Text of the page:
I Regret Leaving My Full-Time Job

There. I said it.
I regret leaving my full-time job.
Now don’t get me wrong…
I don’t regret jumping into creative entrepreneurship — at all! I don’t regret leaving the position I was in. I don’t regret leaving the time clock. I don’t regret leaving the limited sick days. Seriously, who should be telling me, a chronic illness warrior, that I am only allowed to be sick three days per year?
Here’s the scoop: I regret leaving my full-time job when I left my full-time job.
Why? I left my full-time job when I was smack dab in the middle of a personal crisis. I made the decision to jump out of my full-time job and into entrepreneurship the day I returned to work after bereavement leave. Bereavement leave from when my dad died suddenly and left me parentless. I told myself  “life is short and I need to get the heck out of here.” So I did.
Hindsight is 20/20. Said everyone, ever.
My dad passed away on November 1st and I made it my mission to be self-employed on the following April 1st. March 27th, 2015 was my last day of employment in my last position.
You guys, this is a big freaking deal! Right?! So why on earth do I hold such a significant regret two and a half years later?
I regret leaving my full-time job (and not getting a new job to replace it for a while) because more than ever, I needed simple tasks and structure to keep me going while I mourned and healed. I think, at times, my decision to jump head first into the wild world of entrepreneurship distracted me from the grieving process. I think I was trying to do anything but accept that my parents were gone forever.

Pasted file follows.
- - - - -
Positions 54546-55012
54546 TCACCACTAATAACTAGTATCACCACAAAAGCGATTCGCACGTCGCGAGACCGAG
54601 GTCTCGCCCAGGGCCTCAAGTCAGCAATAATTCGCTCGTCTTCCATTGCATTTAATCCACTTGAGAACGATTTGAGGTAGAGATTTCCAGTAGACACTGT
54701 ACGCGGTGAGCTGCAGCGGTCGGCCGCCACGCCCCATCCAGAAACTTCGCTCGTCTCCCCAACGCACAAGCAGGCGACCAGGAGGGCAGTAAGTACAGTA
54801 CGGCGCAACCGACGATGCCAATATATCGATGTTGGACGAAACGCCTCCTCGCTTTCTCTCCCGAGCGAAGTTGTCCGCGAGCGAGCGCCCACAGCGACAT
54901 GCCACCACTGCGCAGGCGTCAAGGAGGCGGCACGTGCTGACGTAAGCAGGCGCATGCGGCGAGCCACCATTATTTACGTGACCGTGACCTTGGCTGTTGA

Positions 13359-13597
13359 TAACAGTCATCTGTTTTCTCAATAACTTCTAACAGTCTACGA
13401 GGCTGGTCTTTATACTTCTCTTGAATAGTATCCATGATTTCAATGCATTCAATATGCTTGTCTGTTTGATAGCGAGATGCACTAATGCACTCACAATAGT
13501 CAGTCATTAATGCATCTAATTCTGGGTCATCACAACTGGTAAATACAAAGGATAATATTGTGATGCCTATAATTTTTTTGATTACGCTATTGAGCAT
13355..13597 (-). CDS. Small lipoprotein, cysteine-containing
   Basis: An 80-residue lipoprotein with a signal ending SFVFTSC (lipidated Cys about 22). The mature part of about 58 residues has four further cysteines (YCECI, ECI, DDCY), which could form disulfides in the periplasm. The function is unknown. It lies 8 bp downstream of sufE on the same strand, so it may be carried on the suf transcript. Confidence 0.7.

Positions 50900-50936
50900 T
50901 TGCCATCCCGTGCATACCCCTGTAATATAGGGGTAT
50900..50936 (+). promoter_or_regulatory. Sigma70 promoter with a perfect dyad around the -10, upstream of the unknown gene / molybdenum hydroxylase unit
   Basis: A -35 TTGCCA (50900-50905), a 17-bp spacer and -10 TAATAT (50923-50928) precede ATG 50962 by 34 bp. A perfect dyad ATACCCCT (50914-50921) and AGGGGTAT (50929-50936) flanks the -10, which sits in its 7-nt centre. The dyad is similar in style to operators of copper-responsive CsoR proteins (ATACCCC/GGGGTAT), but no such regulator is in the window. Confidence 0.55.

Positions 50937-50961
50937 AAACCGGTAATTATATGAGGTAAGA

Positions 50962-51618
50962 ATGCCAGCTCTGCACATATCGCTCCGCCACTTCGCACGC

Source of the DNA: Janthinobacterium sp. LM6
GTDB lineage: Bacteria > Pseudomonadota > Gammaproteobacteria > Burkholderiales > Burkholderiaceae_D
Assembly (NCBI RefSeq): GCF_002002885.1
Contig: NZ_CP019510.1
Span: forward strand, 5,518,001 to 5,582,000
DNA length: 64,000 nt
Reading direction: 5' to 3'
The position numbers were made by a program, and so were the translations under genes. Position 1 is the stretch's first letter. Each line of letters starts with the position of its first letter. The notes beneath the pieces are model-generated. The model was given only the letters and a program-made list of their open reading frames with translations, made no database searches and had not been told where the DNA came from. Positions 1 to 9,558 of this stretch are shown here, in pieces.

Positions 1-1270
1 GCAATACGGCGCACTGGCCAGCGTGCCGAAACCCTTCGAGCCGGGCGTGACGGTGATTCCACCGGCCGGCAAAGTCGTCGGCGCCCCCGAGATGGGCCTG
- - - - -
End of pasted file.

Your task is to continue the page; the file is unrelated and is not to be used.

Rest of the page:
Here I am, several years in and I can finally type these words out. Of course I miss my parents and have a giant void in my life where they once were, but I feel calm inside. I feel a strange sense of comfort in my heart, accepting the permanence of death and uncertainty of illness. Now would have been a good time to start my own business.
There is no perfect time to leave your 9-5 and jump into self-employment. Truly.
You will always say you need more time, money, education, etc. to get started. But none of that matters.  Here’s what you really need:

  1. A passionate fire burning so hot inside of you that it drives you to consistent action
  2. A willingness and excitement to learn quickly and often
  3. A support network, including one heck of an awesome coach who has your best interest at heart (hello, that’s me )

I would never tell anyone to leave their full-time job until they are ready, but my responsibility is to let you know it is entirely possible.

PersonalEmilie Steinmann